the post office at the grocery store gets a lot of traffic, even on weekdays. since school isn't out, i am the youngest person here.
I stand up straighter, push back my bangs. Try to look like I belong here. Hope no one asks me why I'm not in school.
Short people just naturally get taken for littler than they are. I remember one July picnic when a little boy asked me how old I was (14). I asked him how old I looked. He squinched his eyes up at me, thought hard, and said, "eleven?" my sister nearly died laughing.
I don't ask people to guess my age anymore.
The lady at the register looks toward us and I bring my envelopes over, sliding them across the counter like I've done it a million times. "How much will it cost me to send these to Switzerland?"
She says "2.20" without having to think. post office ladies are cool like that.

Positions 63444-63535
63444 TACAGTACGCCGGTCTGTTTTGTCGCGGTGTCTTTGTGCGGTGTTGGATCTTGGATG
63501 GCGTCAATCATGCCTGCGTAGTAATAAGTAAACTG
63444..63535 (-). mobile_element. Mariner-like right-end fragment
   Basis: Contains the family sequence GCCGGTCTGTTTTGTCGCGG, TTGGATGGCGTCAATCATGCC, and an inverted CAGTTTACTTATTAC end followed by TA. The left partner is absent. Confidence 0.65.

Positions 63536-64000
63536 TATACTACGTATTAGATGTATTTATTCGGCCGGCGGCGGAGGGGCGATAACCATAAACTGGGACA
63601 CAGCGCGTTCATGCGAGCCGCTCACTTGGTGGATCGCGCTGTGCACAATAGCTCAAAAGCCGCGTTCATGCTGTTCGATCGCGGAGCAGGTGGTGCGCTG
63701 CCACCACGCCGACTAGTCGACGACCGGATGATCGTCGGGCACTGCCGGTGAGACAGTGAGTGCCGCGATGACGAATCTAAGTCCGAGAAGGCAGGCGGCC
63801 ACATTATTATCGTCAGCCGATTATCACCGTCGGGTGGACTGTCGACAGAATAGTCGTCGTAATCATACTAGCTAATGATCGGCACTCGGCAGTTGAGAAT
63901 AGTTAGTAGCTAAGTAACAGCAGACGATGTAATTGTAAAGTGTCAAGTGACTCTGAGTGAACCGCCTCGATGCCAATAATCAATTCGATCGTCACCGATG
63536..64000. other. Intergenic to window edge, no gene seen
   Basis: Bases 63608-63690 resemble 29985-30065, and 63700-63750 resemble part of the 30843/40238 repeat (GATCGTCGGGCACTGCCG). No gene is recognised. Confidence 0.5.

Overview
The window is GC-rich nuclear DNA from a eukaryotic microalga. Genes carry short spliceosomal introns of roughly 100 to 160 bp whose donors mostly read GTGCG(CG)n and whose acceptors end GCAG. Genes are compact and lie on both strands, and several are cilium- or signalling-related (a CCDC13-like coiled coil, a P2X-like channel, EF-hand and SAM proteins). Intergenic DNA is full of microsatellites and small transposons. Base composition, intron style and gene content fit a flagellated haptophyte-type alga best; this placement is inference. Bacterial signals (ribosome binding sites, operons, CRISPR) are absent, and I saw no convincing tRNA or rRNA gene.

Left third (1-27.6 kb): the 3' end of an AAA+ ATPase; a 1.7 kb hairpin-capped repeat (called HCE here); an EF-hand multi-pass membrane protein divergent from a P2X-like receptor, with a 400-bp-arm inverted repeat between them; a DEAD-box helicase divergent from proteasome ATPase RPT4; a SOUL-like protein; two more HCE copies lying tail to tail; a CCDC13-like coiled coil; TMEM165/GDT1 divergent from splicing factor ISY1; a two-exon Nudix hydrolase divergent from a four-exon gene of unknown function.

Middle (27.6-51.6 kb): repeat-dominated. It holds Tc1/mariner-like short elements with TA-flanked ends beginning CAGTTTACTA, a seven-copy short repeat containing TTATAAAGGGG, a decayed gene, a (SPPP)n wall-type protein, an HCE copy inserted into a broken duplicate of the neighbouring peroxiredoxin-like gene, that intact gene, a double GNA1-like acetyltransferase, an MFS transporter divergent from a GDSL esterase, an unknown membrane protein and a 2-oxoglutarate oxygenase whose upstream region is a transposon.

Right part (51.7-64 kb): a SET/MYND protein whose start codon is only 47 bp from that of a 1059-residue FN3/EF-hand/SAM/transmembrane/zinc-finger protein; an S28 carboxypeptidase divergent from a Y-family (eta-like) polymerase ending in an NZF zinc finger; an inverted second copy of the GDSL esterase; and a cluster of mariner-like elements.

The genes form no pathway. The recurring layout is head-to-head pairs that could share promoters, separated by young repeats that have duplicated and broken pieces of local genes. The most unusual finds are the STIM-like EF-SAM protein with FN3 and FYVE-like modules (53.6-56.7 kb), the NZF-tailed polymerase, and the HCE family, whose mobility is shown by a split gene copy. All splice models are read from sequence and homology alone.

I ask how long it'll take and she says a week. I ask if there are any ways to get it there faster.
The lady lifts her eyebrows. "well, there's a couple options. we can send it one way and that costs 33 dollars, or you can take the other option but that's 44.25."
with as much dignity as I can muster, I say I'll stick with the first option. She takes my money, stamps the envelopes in red, and sticks international stamps on the corners. They're round, with a picture of the earth on them--pretty.
As the lady slides the envelopes away and hands me my change, I think about that stamp. It's so little to be sent halfway around the world. In my head I trace a line across the little blue globe--Switzerland is probably only about two inches away.
except that in 60 days I'll be following that envelope, and it won't be any two inches neither.
more than 2000 miles.
and i realize just how little i am, to be sent halfway around the world.